Connections & client service: how to build a practice area from scratch

Parminder Latimer fell into the pensions sector by chance and immediately fell in love with it. Since then she has built up expertise in a notoriously technical area, along with a formidable contacts book. She trained with Pitmans where, initially working with the only pensions lawyer at the firm, helped build up the practice over 13 years. She joined Freeths in May 2014 to construct a pensions practice from a standing start. Here she talks to the BDLN about how she’s going about it.


The Freeths opportunity was exciting. I had to start again, having done so 13 years before, but this time with a new and bigger firm – one that was really forward thinking, with a strategy and a vision for the 21st century. That’s an almost unique opportunity among traditional law firms! It’s such a great challenge to set up a pensions practice – an area that is so technical – but I was confident I could build on my previous successes at Pitmans.

What was really refreshing was that the management board is quite open. They said “we don’t know what to expect here” and so were reluctant to set me targets to fail. That was good – it took out the stress in terms of hitting a target and freed me up to begin setting up the practice the way I wanted to.

My advice to someone setting up a practice area from scratch would be to have open and robust conversations with internal stakeholders about what success looks like and avoid setting arbitrary targets.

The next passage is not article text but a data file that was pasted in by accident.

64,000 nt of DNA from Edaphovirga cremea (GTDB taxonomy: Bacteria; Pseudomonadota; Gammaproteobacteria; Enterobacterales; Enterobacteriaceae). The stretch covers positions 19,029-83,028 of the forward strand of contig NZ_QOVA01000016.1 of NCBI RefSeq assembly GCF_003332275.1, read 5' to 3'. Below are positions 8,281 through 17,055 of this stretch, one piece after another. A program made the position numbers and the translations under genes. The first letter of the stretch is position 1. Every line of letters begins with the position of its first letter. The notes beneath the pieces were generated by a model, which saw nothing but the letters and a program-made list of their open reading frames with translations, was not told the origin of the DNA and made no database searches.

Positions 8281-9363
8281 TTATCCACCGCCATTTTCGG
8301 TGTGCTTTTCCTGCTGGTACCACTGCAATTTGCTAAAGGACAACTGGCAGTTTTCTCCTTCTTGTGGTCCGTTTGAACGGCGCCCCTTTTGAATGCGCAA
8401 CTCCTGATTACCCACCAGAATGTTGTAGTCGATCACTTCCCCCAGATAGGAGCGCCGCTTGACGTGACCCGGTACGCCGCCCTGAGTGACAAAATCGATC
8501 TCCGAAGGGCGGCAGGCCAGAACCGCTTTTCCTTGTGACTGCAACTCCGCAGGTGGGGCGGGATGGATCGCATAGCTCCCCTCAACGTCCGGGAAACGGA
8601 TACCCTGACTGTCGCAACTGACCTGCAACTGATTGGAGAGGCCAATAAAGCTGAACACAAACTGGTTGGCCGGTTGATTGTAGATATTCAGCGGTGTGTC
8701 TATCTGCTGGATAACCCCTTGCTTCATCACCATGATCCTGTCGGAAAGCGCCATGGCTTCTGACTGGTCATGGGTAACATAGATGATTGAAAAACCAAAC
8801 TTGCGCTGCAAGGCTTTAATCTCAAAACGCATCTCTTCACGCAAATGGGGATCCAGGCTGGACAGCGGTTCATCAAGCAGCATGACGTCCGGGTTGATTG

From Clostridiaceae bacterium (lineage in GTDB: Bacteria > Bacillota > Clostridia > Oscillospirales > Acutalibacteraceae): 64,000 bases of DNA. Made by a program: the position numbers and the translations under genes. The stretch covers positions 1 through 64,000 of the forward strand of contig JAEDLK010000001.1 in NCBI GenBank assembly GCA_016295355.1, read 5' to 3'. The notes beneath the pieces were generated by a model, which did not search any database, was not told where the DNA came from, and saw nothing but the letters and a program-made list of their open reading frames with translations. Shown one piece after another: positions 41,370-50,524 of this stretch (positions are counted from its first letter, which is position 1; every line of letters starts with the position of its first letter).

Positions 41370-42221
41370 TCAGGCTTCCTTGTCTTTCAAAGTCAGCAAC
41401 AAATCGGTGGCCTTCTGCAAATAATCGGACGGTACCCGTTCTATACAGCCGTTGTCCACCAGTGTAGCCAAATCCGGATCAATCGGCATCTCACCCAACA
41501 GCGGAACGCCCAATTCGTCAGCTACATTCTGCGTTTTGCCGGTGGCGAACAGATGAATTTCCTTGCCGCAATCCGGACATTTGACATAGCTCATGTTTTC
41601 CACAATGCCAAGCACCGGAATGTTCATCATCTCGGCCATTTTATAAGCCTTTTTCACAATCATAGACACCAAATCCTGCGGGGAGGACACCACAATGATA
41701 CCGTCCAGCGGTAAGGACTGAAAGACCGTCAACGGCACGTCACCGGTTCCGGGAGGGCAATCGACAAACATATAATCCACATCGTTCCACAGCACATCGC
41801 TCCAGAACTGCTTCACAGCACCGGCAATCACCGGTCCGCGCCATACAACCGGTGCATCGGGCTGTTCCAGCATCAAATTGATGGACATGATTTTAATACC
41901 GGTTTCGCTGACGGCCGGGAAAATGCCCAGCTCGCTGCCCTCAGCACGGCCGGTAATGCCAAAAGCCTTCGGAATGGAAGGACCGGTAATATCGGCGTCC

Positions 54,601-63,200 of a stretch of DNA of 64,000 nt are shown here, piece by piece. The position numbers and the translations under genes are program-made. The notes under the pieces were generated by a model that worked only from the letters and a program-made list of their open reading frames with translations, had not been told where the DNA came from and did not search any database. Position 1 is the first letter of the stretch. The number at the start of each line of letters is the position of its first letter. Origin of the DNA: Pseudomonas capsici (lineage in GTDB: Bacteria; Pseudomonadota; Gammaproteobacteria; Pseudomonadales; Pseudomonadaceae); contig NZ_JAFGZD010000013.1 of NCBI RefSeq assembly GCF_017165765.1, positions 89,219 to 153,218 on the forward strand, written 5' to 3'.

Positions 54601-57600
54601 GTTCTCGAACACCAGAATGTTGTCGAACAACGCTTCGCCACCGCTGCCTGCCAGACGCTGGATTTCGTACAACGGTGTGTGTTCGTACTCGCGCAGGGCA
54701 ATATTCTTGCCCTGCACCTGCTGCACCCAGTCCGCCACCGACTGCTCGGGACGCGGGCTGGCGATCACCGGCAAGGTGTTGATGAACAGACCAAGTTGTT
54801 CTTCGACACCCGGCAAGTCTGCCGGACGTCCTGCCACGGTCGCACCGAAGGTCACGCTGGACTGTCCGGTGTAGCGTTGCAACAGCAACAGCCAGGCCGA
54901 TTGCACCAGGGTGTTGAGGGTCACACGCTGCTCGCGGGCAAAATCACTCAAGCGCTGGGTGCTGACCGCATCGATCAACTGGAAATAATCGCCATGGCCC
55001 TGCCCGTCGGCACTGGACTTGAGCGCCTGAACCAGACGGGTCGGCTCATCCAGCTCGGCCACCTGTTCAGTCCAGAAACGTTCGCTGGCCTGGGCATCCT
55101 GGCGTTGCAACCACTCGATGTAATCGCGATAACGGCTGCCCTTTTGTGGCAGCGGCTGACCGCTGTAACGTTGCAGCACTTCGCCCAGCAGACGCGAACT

Have open and robust conversations with internal stakeholders about what success looks like

The plan

I wanted to achieve a dedicated, experienced pensions practice for Freeths, which we could then build on by developing a team. That was my vision. The plan was to offer new expertise to existing clients and – because competing pensions practices are so well known – to put Freeths on the map in terms of these new capabilities.

My strategy was to build a forward-thinking and modern team famous for its technical expertise, with lots of relevant experience. This helps us sell ourselves. And I think we’re doing that. We’re doing that by getting out and about.


That said, getting the message and vision across internally is critical. So one of the first things I did was tour all the Freeths offices and introduce myself. The aim was to go along to partner and office meetings and tell them a bit about me, talk about what a pensions lawyer does and encourage them to act as my ambassadors – sort of a ‘Parminder Latimer Roadshow!’

I wanted to give people a background so they could talk meaningfully with existing and potential clients about the new service. The intent was to empower them to introduce pensions into their client discussions and eradicate the fear of the unknown. And it’s been fantastic to see my colleagues in other practice areas thinking of me, introducing me to their existing clients and supporting me.

Often lawyers are too precious and keep their arms around their clients and targets